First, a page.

This article reviews evidence for the promotion of healing using hyperbaric oxygen therapy (HBOT). HBOT is an adjuvant wound therapy that has been suggested to be beneficial for the healing of wounds for over 40 years. Current approved treatments provide 100% oxygen to a patient who is in a multi-place compression chamber accompanied inside the chamber by a trained attendant. Its ability to increase the arterial partial pressure of oxygen in the human body and facilitate oxygen transport when the body’s oxygen transport system has been compromised makes it appropriate for a number of indications. Oxygen is essential for normal wound healing and contributes to a number of processes required for a healing wound. HBOT is an additional therapy and lacks the capacity to heal wounds without the application of approved wound care practice. Animal studies and clinical trials have demonstrated the benefits of HBOT on the hypovascular-hypocellular-hypoxic environment of a chronic wound when the wound has not responded to other treatments. Evidence suggests that the addition of HBOT is effective in the healing of diabetic foot ulcers but that presently this benefit is not evident at long-term follow up.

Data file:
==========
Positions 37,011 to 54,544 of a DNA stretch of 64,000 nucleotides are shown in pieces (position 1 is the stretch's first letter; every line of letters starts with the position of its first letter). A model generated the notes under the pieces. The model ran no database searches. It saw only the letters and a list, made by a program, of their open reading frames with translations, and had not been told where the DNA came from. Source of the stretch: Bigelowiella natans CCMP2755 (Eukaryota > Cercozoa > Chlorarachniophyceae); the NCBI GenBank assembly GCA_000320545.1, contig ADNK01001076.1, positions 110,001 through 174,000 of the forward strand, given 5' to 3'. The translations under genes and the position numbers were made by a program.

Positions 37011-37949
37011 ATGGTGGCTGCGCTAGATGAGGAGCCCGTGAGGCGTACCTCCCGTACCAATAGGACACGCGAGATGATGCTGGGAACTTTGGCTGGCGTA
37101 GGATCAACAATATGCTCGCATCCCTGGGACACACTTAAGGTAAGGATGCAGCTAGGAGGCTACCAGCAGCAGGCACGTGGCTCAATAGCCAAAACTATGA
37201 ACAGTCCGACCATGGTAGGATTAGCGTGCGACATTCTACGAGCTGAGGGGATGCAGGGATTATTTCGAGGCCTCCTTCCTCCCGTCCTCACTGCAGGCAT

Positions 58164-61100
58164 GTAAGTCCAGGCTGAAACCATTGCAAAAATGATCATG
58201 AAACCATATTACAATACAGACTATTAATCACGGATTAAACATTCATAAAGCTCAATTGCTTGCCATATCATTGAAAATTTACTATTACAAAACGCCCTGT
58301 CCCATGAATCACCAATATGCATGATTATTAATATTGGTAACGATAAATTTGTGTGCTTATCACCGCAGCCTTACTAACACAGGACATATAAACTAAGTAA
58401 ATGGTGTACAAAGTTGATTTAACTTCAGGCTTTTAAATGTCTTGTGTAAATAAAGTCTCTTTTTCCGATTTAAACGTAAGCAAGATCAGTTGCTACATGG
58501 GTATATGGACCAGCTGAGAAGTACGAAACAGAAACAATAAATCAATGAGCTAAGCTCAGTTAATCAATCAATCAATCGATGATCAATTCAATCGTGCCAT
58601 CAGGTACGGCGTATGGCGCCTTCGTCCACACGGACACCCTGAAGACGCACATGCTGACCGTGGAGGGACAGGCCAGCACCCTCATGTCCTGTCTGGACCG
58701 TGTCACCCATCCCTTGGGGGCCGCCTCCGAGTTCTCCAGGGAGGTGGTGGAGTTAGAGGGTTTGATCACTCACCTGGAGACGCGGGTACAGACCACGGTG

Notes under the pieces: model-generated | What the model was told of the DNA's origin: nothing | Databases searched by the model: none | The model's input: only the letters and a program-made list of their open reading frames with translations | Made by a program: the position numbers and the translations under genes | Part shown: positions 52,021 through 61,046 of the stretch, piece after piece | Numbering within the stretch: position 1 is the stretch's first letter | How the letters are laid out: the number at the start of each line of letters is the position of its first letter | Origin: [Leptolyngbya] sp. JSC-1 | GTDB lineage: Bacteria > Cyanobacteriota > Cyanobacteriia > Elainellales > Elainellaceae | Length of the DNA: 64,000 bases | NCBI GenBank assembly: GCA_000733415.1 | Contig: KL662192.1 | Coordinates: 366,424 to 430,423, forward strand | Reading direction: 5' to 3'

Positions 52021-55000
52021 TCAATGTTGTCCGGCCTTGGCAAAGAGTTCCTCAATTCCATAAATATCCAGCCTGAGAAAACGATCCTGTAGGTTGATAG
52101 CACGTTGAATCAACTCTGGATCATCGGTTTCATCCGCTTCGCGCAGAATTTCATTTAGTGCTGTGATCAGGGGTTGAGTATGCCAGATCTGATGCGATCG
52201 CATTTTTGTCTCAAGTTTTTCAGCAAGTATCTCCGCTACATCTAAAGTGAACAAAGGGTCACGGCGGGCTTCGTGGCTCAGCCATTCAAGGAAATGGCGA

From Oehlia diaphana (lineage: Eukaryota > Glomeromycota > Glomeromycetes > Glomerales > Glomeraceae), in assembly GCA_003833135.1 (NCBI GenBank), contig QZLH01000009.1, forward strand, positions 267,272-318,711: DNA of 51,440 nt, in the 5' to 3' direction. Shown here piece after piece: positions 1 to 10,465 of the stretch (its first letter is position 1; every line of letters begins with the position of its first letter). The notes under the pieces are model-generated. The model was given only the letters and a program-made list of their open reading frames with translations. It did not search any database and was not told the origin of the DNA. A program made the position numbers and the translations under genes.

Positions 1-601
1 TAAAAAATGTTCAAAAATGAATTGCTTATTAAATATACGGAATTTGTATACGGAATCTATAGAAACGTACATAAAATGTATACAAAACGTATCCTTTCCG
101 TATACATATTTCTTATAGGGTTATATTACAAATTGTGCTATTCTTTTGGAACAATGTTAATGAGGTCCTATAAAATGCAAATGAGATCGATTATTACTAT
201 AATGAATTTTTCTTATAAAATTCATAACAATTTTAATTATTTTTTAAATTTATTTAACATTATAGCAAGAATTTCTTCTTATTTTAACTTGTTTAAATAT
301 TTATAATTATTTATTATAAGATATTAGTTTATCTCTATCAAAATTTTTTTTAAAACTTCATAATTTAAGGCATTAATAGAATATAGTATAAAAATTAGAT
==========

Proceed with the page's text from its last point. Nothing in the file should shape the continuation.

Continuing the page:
Mills, , , , , , , , (). Wound healing: the evidence for hyperbaric oxygen therapy. British journal of nursing (Mark Allen Publishing), ;21(20):28, 30,32, 34. https://www.ncbi.nlm.nih.gov/pubmed/23131915